Mastercard builds cybersecurity toolkit for small businesses
CYBERATTACKS concern every kind of organization, but the ones that are most vulnerable are small businesses.
Since small businesses usually have limited resources, they’re tempted to neglect cybersecurity projects in favor of projects supporting business growth and development.
However, governments and institutions across the world are trying to equip this group with the tools they need to improve their cybersecurity measures and protect themselves.
Most recently, Mastercard has partnered with the Global Cyber Alliance (GCA) in order to create a digital toolkit specifically tailored to help small businesses understand the threats they face in the digital world and take immediate action to reduce the risk.
At the launch event, GCA President Phil Reitinger told the Washington Post that the team wanted the toolkit to be usable by small, 5- to-10-person organizations, like a pizzeria or dry cleaner.
“These are the merchants you deal with on a day-to-day basis. They’re your friends. They’re your neighbors. And you want to know you can patronize them and your personal information will be safe.”
And that’s exactly why Mastercard decided to partner with the GCA for this project.
“People have to have faith and trust that their transactions will be safe and secure. We don’t want cardholders thinking: ‘I don’t trust that local coffee shop or that small online business.’ They’ll be leaving out a big portion of merchants and vendors,” said Mastercard’s Chief Information Security Officer Ron Green.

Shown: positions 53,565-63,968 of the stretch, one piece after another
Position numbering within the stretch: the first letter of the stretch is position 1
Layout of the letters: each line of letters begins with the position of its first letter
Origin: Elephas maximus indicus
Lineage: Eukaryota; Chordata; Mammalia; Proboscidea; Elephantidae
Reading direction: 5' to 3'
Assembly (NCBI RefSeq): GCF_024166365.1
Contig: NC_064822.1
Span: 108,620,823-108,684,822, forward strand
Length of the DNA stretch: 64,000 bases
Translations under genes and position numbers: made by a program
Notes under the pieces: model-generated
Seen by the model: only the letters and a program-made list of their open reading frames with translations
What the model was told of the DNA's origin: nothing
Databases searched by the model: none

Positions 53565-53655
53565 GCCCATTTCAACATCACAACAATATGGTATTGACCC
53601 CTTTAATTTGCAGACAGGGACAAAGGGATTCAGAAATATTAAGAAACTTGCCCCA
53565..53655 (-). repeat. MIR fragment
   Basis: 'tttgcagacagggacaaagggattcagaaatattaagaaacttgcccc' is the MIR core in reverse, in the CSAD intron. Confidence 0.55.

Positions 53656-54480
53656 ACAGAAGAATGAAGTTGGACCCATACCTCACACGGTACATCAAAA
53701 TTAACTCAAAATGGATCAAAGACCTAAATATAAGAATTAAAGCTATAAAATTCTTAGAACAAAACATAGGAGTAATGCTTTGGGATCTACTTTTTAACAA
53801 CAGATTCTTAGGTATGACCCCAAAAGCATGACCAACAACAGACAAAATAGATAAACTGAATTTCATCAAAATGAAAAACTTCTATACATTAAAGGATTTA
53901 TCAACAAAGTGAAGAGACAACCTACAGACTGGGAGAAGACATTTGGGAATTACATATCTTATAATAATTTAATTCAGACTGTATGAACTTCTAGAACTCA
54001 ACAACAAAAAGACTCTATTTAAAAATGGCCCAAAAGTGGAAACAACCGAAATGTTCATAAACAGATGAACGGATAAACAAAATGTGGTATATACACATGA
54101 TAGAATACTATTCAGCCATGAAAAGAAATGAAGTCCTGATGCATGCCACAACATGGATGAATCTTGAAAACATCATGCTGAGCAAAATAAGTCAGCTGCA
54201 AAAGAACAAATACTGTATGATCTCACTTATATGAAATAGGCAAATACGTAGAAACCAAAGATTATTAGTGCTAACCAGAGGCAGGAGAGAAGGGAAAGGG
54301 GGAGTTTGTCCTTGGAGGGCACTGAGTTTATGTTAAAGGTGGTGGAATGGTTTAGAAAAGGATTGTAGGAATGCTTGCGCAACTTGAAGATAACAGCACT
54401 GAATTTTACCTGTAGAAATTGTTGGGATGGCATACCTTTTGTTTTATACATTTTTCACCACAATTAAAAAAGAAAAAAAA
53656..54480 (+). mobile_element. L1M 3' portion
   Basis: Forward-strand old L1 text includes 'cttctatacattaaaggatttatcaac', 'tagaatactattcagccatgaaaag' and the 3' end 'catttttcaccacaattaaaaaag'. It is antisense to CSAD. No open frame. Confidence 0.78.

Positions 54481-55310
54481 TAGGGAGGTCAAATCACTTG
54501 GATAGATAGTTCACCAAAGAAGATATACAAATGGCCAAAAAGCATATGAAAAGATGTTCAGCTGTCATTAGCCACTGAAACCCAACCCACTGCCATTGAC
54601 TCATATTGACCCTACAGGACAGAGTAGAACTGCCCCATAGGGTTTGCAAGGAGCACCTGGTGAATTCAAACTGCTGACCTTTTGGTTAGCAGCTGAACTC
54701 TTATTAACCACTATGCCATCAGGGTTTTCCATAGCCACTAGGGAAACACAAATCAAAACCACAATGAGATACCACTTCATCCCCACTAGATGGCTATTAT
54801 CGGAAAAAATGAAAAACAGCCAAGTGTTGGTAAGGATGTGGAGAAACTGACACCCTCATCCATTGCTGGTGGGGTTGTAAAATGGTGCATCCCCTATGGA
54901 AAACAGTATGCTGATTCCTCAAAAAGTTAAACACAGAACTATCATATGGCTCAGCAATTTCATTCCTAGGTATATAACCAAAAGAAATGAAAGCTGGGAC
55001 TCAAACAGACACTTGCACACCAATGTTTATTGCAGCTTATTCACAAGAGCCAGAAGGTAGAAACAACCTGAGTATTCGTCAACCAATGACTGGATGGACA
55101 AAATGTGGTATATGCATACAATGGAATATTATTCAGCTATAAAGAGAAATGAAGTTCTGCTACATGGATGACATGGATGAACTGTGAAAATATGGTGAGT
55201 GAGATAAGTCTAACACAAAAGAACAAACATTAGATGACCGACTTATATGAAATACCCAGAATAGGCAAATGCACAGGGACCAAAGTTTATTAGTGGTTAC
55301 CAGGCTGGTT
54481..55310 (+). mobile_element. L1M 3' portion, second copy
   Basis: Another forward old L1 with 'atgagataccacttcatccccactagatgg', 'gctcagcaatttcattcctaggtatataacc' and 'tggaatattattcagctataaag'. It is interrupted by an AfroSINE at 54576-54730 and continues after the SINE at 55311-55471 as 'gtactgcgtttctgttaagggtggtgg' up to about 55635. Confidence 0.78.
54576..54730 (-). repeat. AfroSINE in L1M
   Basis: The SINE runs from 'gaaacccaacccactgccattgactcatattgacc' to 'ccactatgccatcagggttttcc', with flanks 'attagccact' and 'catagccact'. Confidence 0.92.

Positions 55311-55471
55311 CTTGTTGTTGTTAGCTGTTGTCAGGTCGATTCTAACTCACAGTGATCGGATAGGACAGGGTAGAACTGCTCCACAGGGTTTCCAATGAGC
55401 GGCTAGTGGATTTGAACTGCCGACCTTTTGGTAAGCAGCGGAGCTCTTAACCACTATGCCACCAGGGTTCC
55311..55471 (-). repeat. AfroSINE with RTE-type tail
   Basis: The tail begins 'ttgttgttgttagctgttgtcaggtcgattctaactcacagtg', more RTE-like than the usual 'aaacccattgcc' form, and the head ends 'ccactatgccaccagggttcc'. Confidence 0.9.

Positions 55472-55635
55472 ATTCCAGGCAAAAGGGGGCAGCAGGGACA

The toolkit has been launched at a critical time where the number of attacks and losses due to attacks are only rising, and experts point out that 58 percent of cyberattacks are targeted against small businesses.
Further, according to the Organisation for Economic Co-operation and Development (OECD)’s report titled Enhancing the Contributions of SMEs in a Global Digitalized Economy:
- Small businesses account for 99 percent of businesses globally
- Small businesses account for 70 percent of jobs, on average
- Small businesses generate more than half of the value added by most economies
Better understanding the cybersecurity toolkit
The toolkit arms small business owners with basic security controls and guidance:
# 1 | Operational tools that help them take inventory of their cyber-related assets, create and maintain strong passwords, use multi-factor authentication, perform backups of critical data, and prevent phishing and viruses.
# 2 | How-to materials, such as template policies and forms, training videos, and other foundational documents they can customize for their organizations.
# 3 | Recognized best practices from leading organizations in the industry including the Center for Internet Security Controls, the UK’s National Cyber Security Centre Cyber Essentials, the Australian Cyber Security Centre’s Essential Eight, and Mastercard.
The GCA, a non-profit backed by the New York district attorney’s office and the City of London Police directly links the toolkit with te Center for Internet Security (CIS) Controls — a set of 20 tasks/actions in three categories evaluating overall exposure to cyber attack vectors.
According to experts, simply addressing the first five tasks/actions in the CIS Control list can reduce the risk of cyber-attacks for businesses by up to 85 percent.
On reviewing the toolkit, you’ll find that the team delivers on its promise to provide actionable insights.
For example, the Mastercard GCA toolkit recommends setting up regular (automatic) backups as a way to defend against ransomware.
The idea is practical, and is something small businesses often ignore. It’s also effective as ransomware tends to lock users out of their own data — and regular backups could render such attacks ineffective.
Hopefully, this will interest small businesses and even mid-market companies looking for quick fixes to their cybersecurity concerns and help them earn the trust of consumers when it comes to data security and privacy.